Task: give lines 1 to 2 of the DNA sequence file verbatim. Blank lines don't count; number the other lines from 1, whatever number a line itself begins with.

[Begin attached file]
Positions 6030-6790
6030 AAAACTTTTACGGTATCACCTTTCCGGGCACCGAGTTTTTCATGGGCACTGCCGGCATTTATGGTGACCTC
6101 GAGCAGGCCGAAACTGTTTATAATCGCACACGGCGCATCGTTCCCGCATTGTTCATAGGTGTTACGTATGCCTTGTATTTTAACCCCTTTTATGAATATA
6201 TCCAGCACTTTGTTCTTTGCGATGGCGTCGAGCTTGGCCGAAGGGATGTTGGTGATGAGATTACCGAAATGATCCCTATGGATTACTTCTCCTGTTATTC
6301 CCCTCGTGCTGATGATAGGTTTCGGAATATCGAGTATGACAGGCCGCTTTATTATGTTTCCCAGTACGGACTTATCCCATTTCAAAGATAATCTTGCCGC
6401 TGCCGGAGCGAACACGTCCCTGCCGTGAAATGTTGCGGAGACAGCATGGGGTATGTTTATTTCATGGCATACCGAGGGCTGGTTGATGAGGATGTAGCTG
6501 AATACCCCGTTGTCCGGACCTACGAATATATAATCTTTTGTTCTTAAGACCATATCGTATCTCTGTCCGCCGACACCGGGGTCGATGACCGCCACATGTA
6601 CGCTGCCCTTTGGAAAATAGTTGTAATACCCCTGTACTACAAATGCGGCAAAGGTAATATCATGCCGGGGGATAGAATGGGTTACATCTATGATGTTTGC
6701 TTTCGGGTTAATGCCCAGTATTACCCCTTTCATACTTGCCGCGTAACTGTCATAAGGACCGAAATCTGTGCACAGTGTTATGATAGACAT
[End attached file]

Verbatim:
Positions 6030-6790
6030 AAAACTTTTACGGTATCACCTTTCCGGGCACCGAGTTTTTCATGGGCACTGCCGGCATTTATGGTGACCTC